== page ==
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What exactly is Coppicing ?

Coppicing is a very old form of sustainable woodland management. The principle of coppicing is that you harvest growth from the stump, or stool, of a cut-down tree at intervals in a manner that does not harm the tree but actually promotes further re-growth.

The shock induced into the tree when it is first cut, either as a single stem tree initially, or as a previously coppiced stool, causes multiple stem new growth which can come from dormant buds in the Basal area of the stump or can originate from the adventitious buds around the outer area of the cut stem, or both.

 Cutting the re-grown shoots at different intervals produces roundwood for different purposes depending on the tree species. The harvesting interval, called the ‘coppicing cycle’ or ‘coppicing rotation’ determines the type & size of the re-growth.

Most British hardwood species can be coppiced to one degree or another with Hazel, Willow & chestnut being the most common.

Hazel, Willow and chestnut are valued for coppicing because their timber is durable but isn't highly valued in larger dimensions as products are traditionally based on small/medium diameter material.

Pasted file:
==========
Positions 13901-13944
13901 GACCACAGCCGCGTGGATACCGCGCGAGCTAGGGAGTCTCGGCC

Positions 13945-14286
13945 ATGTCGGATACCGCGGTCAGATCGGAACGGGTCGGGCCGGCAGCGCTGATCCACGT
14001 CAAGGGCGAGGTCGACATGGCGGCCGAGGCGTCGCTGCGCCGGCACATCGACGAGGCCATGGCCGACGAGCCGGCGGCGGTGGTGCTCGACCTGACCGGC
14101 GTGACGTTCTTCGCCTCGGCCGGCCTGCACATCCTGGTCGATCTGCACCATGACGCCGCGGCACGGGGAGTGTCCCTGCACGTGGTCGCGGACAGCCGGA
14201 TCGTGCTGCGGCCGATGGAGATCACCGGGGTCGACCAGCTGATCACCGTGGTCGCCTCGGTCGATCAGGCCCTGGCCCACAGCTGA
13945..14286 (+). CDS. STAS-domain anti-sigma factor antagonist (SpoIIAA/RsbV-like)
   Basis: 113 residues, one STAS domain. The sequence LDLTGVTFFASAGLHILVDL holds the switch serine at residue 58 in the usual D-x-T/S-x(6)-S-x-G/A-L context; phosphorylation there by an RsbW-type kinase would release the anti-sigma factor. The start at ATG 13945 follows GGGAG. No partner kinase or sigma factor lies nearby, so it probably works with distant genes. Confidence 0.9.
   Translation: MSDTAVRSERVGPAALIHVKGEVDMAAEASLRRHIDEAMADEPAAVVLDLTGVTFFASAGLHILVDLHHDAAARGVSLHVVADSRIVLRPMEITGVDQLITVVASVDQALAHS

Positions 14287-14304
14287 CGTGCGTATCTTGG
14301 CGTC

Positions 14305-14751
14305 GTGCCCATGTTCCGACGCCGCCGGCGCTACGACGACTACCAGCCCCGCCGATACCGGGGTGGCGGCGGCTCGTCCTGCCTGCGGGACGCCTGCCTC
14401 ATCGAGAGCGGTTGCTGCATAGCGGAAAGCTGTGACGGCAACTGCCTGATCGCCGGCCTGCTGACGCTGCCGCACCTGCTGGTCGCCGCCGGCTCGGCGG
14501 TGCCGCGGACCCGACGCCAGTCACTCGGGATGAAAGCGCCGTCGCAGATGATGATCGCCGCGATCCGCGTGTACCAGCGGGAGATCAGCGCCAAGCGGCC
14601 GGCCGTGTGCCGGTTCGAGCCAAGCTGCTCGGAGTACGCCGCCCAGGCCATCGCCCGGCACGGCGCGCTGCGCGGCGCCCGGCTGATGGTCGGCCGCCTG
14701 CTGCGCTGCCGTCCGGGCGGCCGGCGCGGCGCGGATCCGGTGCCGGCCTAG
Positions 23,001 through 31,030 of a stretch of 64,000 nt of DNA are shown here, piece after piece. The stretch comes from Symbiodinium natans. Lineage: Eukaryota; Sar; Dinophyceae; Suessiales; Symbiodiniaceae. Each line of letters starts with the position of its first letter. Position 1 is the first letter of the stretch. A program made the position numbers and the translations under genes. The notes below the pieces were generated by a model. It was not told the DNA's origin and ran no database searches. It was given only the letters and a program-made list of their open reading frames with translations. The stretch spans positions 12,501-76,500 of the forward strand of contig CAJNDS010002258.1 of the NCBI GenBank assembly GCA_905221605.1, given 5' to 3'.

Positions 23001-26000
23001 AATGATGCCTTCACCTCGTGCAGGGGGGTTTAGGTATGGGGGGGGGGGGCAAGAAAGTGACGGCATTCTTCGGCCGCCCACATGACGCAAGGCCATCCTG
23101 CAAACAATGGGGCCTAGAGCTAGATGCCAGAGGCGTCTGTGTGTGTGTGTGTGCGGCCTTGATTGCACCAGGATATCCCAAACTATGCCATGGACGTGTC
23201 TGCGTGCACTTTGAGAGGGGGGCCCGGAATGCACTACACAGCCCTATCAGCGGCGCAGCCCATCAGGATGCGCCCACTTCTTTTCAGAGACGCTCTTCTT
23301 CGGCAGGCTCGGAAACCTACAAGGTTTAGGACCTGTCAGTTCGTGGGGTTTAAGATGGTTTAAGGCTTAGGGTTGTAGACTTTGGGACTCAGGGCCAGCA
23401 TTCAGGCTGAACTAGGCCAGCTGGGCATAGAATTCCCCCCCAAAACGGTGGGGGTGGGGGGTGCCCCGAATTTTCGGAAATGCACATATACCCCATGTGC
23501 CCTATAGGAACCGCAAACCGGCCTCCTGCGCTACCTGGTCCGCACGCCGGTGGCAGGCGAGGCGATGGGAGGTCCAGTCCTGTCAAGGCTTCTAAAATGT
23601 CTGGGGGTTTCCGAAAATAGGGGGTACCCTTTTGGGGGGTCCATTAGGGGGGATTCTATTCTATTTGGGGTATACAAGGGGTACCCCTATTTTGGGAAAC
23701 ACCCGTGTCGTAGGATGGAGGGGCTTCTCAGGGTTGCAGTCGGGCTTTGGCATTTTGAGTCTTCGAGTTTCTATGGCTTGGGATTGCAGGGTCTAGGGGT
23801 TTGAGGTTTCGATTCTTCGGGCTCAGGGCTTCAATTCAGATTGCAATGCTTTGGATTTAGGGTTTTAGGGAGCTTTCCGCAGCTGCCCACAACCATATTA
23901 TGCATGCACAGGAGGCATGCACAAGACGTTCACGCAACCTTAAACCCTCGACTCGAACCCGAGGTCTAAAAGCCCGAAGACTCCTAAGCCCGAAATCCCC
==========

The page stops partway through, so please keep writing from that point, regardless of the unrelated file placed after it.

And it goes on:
There are two main styles of coppice management:

1)        Pure (Simple) Coppice – where a single species is grown in a plantation style set-up and all other species excluded.

2)        Coppice with Standards – where a coppice species is grown as an under-storey with ‘standards’ from other species.

In terms of a coppice woodland environment, planned rotational coppicing produces periods of varying canopy cover during the re-growth rotation which varies the degree of light reaching the woodland floor and this helps promote bio-diversity in both flora and fauna. Coppiced woodlands, whether with or without standards, are often segmented into manageable areas of approx 0.5 hectares, called coupes, and these coupes are usually cut at differing intervals so that coppiced trees within the different coupes of a woodland are at different stages of growth which further increases the woodland bio-diversity.

Coppicing is, by definition, a sustainable method of producing material and as an example, well managed coppiced hazel can grow and produce material for significant lengths of time, often well in excess of 200 years whereas, unmanaged, derelict hazel often has a life span of only 40/60 years.

     All About the ‘art’ of coppicing

5,000 years of sustainable woodland management…!

Cottage Coppicing

Traditional woodland crafts